We consider the Hamiltonian system (HS) ?J _ z = H z (t; z) where H 2 C 2 (R R 2N ; R) is 2-periodic in all variables, so (HS) induces a Hamiltonian system on the torus T 2N. In addition we assume that H is even in the z-variable. This implies the existence of 2 2N trivial stationary solutions of (HS). We are interested in the existence of nontrivial… (More)
We consider the existence of bound states for the coupled elliptic system ∆u 1 − λ 1 u 1 + µ 1 u 3
Recent developments in transition state theory brought about by dynamical systems theory are extended to time-dependent systems such as laser-driven reactions. Using time-dependent normal form theory, the authors construct a reaction coordinate with regular dynamics inside the transition region. The conservation of the associated action enables one to… (More)
This paper introduces a framework for a highly constrained sports scheduling problem which is modeled from the requirements of various professional sports leagues. We define a sports scheduling problem, introduce the necessary terminology and detail the constraints of the problem. A set of artificial and real-world instances derived from the actual problems… (More)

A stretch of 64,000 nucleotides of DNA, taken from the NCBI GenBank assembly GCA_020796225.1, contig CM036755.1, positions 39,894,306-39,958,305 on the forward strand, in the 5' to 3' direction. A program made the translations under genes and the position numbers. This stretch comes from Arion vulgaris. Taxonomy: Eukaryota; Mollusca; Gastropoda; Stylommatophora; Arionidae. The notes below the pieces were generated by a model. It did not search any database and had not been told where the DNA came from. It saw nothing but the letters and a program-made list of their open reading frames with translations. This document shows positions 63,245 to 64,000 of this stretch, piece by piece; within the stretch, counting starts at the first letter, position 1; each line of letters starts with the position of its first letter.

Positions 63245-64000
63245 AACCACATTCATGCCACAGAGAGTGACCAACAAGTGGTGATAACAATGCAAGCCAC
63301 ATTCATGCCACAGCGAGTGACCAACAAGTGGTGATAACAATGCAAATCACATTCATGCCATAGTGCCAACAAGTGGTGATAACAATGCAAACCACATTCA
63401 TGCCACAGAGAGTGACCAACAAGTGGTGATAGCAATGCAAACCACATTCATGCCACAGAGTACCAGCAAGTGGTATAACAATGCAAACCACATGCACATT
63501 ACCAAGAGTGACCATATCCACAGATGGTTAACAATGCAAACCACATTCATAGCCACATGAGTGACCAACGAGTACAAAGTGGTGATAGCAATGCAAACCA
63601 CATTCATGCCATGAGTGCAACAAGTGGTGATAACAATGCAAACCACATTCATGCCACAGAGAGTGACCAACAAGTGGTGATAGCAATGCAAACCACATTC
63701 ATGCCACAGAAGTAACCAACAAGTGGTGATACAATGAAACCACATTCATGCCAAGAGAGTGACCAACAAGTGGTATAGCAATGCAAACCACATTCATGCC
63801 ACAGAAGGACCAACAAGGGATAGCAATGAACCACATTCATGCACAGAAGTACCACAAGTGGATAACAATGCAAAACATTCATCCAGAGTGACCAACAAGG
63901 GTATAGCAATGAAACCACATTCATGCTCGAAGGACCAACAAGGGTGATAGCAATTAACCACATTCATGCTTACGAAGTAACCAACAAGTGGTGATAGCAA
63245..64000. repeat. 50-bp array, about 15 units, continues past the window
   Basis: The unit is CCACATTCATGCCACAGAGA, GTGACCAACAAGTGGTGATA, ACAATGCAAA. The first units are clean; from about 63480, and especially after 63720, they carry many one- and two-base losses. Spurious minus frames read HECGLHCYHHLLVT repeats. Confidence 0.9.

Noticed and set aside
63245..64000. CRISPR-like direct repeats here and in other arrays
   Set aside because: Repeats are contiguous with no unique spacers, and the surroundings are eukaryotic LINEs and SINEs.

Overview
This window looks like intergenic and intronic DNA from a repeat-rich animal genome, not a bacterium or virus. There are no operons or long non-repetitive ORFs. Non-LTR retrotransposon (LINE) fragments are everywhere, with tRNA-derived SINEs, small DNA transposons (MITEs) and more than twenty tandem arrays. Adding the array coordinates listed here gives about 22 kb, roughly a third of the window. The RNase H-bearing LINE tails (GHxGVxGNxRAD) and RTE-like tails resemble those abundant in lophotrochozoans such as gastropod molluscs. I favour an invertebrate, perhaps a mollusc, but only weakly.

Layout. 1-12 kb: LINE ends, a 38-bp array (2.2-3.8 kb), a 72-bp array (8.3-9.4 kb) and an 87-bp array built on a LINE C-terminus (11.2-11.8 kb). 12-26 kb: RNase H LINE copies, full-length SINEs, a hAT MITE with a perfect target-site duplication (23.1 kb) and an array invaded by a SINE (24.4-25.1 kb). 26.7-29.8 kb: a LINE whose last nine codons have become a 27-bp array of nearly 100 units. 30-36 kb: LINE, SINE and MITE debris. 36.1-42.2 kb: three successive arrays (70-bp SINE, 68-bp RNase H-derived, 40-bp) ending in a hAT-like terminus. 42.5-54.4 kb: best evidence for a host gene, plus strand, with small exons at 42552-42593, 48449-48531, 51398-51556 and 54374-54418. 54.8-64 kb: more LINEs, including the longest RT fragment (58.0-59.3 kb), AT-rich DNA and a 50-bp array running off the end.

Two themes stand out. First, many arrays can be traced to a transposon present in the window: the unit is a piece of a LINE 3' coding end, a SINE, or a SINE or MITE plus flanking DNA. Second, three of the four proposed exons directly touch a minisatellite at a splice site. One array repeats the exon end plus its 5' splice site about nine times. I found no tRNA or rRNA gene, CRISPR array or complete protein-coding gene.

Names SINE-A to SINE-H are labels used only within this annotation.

The paper is concerned with the local and global bifurcation structure of positive solutions u, v ∈ H 1 0 (() of the system −u + u = µ 1 u 3 + βv 2 u in −v + v = µ 2 v 3 + βu 2 v in of nonlinear Schrödinger (or Gross-Pitaevskii) type equations in ⊂ R N , N ≤ 3. The system arises in nonlinear optics and in the Hartree–Fock theory for a double condensate.… (More)
The crossing of a transition state in a multidimensional reactive system is mediated by invariant geometric objects in phase space: An invariant hyper-sphere that represents the transition state itself and invariant hyper-cylinders that channel the system towards and away from the transition state. The existence of these structures can only be guaranteed if… (More)
We establish a hierarchical ordering of periodic orbits in a strongly coupled multidimensional Hamiltonian system. Phase space structures can be reconstructed quantitatively from the knowledge of periodic orbits alone. We illustrate our findings for the hydrogen atom in crossed electric and magnetic fields.